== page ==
Because, doesn’t vindication become patronizing too, after a while? And doesn’t a casual facility with Nostalgic and Conscious elements become patronizing, eventually? Even Postmodern storytelling or Cynical Destruction-As-Art, when they lose their novelty don’t these, too, start to pat us on the head a little too much for perfect comfort? Just how much legitimate mileage can be got out of these things, anyway? Now that the Pop Wars are over, everything’s finally become Alternative — both “hard” science fiction and “soft” science fiction have learned to either hold hands recombinatively, or suck. But that doesn’t mean the ship’s out of danger, and it doesn’t mean the good guys won. Even as we speak, the Empire of Suck is striking back. And, it is us. Was there ever a show more essentially Patronizing than the rebooted Bionic Woman, for example? And yet that was all for our benefit, the old pointy-shoed crowd…because it wasn’t the sort of patronizing that’s based on astro-sugar at all, that is to say it wasn’t intentionally, exploitively childish…
It just wasn’t grown-up, that’s all.
And, is Torchwood so different from Bionic Woman, in this respect? Does it not, just a little, seem to be an example of how the folks in charge of New Who might be as good at getting the recipe wrong, as they are at getting it right? I merely float the idea…I haven’t seen quite enough of Torchwood to really develop an informed opinion about how well it manages my crazy-cube fields, to produce the Expressiveness that could so easily be seen as pure anachronism…so naturally decomposable into a more Cynical approach, given only enough time…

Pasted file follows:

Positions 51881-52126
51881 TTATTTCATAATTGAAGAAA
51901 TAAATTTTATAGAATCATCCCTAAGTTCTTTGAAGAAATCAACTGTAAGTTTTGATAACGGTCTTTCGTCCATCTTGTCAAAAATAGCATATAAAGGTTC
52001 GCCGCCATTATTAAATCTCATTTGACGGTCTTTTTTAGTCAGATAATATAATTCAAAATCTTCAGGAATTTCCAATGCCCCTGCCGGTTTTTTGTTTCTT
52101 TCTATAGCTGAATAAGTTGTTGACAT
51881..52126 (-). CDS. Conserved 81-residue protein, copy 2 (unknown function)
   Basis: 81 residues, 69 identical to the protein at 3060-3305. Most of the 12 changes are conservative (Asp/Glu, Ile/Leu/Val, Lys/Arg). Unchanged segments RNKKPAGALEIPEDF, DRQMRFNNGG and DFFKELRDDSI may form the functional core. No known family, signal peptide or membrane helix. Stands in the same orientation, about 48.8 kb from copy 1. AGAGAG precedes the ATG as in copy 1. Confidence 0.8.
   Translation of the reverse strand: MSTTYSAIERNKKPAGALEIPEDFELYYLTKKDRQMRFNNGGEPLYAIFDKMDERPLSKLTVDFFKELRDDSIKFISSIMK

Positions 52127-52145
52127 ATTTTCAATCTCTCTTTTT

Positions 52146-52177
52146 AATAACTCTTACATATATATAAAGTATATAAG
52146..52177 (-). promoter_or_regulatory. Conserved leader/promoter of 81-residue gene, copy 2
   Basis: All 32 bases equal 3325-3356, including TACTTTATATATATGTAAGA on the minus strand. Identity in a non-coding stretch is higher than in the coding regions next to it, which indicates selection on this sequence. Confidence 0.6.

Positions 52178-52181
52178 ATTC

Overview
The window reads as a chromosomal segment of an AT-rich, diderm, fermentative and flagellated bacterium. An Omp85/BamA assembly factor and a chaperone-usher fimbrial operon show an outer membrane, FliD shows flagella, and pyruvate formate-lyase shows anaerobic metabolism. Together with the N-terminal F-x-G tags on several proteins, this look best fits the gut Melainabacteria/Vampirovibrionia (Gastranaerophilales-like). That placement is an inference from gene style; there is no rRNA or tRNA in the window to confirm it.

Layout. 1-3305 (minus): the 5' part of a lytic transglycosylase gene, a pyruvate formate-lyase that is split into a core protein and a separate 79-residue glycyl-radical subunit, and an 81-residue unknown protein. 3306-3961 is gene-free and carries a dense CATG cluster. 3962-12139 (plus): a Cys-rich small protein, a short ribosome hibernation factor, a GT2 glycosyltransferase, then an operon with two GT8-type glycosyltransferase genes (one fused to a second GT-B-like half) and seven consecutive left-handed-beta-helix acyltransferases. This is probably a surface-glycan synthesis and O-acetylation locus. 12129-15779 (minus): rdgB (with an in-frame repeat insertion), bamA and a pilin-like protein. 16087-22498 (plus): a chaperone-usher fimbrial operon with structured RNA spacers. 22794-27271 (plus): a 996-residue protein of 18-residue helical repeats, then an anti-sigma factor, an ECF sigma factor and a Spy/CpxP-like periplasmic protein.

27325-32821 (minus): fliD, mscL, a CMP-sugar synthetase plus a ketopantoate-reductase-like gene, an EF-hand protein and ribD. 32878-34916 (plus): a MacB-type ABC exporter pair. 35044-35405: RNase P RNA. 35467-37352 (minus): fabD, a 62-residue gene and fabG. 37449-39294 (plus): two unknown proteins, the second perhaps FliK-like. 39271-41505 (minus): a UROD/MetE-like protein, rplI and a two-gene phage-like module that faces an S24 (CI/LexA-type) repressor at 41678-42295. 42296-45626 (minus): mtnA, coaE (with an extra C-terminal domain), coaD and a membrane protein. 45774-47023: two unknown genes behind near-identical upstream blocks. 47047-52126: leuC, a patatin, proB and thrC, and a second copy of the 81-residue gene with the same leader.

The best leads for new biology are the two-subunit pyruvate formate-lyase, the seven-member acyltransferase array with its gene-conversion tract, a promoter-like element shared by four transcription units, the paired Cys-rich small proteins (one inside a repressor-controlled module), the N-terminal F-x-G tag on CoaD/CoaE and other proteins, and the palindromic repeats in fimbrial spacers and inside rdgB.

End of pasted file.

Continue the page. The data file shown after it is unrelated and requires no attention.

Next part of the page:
But then I also haven’t seen quite enough of New Who to be able to decide that about it, either. So here’s the crux of it all, here’s the Heart Of The TARDIS if you will: can New Who truly be Resumptive, instead of merely Retro? An old professor of mine used to say that he thought “postmodernism” was a misnomer, because it was really just modernism with a new hat and a fake beard, a sort of Reggie Perrin modernism…and I don’t know if today I would agree with him, but it does seem to me that postmodernism is just what we call a certain kind of denouement, of a certain kind of story…the story of the detonation of History, of course. And, what happens after.
The post-War landscape, rubble and ruin and reconstruction. Chaotic terrain, and choices.
It’s the environment in which I came to adulthood; of course I love it, and I’m fascinated by it. I see all kinds of possibilities in it.
But, maybe my old professor was right, and that landscape’s just a story too. I hope it is, actually: because that would mean there could be such a thing as Resumptive, that was not just Retro in heavy disguise. And that would mean my vague, nagging worries that New Who might not last for another twenty-six years are unfounded, so long as the genius aesthetic doesn’t choose to move away from Expression, or embrace the Patronizing, or engage in too much Nostalgic navel-gazing or Modern fist-pumping and back-slapping.
Because that is the astro-sugar of our times.
Oh well. But if that all fails, there’s always Hellboy, you know!
[SPOILER ALERT: I may not have exactly “finished” this post — so it still may be a little half-baked. Uh…whoops? Damn.]